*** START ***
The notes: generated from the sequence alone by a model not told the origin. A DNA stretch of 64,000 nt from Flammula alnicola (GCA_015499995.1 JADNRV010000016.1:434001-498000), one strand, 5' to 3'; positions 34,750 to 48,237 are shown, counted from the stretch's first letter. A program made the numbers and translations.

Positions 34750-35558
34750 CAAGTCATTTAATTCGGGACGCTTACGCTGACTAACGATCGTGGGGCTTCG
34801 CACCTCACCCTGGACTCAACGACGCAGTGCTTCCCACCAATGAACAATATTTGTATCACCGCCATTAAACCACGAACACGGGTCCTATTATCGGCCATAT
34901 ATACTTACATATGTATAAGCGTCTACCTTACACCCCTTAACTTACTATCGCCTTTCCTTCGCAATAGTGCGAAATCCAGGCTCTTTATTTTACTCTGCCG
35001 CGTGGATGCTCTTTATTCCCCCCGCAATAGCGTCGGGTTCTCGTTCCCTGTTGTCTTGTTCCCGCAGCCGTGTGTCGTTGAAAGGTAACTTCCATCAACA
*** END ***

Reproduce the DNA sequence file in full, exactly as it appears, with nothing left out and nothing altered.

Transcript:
The notes: generated from the sequence alone by a model not told the origin. A DNA stretch of 64,000 nt from Flammula alnicola (GCA_015499995.1 JADNRV010000016.1:434001-498000), one strand, 5' to 3'; positions 34,750 to 48,237 are shown, counted from the stretch's first letter. A program made the numbers and translations.

Positions 34750-35558
34750 CAAGTCATTTAATTCGGGACGCTTACGCTGACTAACGATCGTGGGGCTTCG
34801 CACCTCACCCTGGACTCAACGACGCAGTGCTTCCCACCAATGAACAATATTTGTATCACCGCCATTAAACCACGAACACGGGTCCTATTATCGGCCATAT
34901 ATACTTACATATGTATAAGCGTCTACCTTACACCCCTTAACTTACTATCGCCTTTCCTTCGCAATAGTGCGAAATCCAGGCTCTTTATTTTACTCTGCCG
35001 CGTGGATGCTCTTTATTCCCCCCGCAATAGCGTCGGGTTCTCGTTCCCTGTTGTCTTGTTCCCGCAGCCGTGTGTCGTTGAAAGGTAACTTCCATCAACA